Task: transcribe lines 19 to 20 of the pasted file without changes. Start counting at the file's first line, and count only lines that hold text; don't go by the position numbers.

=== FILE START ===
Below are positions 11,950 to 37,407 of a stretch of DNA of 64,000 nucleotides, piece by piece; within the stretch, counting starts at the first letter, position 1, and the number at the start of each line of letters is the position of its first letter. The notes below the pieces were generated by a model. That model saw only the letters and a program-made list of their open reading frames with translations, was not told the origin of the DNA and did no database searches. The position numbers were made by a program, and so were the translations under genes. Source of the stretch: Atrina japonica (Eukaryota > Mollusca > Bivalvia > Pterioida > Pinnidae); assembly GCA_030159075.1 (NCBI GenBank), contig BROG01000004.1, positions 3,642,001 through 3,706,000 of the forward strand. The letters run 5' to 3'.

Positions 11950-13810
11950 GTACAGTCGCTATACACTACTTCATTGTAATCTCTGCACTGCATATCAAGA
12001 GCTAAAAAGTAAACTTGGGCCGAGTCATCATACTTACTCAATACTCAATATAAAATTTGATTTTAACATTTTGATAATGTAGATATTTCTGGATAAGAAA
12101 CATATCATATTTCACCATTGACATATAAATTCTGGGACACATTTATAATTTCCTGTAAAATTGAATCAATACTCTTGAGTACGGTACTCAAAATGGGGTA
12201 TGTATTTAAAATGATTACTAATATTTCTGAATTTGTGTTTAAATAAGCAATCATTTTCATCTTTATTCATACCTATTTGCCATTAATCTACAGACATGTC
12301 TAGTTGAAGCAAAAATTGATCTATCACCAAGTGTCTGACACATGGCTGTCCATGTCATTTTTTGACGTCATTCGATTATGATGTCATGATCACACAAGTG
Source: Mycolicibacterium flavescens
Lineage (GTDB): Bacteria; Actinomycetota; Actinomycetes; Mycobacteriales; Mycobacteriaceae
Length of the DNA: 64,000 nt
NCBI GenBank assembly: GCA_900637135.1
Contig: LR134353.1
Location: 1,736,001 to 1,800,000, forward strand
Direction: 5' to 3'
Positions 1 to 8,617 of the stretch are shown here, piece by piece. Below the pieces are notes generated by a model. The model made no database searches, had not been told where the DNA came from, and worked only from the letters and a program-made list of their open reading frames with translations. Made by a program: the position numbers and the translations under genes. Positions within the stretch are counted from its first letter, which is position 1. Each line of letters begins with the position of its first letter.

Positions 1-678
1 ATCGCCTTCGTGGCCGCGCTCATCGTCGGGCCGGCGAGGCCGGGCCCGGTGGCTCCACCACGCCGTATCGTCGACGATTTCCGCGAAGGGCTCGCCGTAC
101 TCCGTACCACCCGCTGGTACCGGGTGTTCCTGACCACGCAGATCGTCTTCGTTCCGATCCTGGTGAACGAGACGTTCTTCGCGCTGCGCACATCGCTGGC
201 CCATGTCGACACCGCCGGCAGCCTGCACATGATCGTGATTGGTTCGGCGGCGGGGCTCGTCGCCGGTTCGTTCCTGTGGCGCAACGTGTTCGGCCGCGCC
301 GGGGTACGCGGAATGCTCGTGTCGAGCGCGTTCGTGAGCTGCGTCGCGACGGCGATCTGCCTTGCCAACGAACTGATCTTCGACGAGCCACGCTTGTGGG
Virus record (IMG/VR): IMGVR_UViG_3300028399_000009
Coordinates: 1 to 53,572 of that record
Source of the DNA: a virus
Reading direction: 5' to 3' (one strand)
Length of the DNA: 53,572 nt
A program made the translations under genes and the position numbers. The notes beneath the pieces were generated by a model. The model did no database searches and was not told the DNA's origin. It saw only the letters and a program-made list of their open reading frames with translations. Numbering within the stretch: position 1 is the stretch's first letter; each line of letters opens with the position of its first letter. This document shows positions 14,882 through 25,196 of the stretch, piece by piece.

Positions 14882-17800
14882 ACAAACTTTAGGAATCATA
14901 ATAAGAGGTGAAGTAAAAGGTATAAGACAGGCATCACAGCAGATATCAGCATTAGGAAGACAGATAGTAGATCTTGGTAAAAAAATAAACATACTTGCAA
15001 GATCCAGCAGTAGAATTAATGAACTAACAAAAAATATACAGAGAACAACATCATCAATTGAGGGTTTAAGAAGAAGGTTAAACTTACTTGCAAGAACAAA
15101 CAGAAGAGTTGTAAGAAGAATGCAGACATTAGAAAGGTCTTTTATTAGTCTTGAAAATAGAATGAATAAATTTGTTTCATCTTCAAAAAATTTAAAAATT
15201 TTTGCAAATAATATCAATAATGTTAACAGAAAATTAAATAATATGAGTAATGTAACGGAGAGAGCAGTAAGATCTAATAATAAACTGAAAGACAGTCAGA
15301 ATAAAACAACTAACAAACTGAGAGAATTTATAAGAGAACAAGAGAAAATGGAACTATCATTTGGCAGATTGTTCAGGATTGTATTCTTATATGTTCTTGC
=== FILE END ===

201 CCATGTCGACACCGCCGGCAGCCTGCACATGATCGTGATTGGTTCGGCGGCGGGGCTCGTCGCCGGTTCGTTCCTGTGGCGCAACGTGTTCGGCCGCGCC
301 GGGGTACGCGGAATGCTCGTGTCGAGCGCGTTCGTGAGCTGCGTCGCGACGGCGATCTGCCTTGCCAACGAACTGATCTTCGACGAGCCACGCTTGTGGG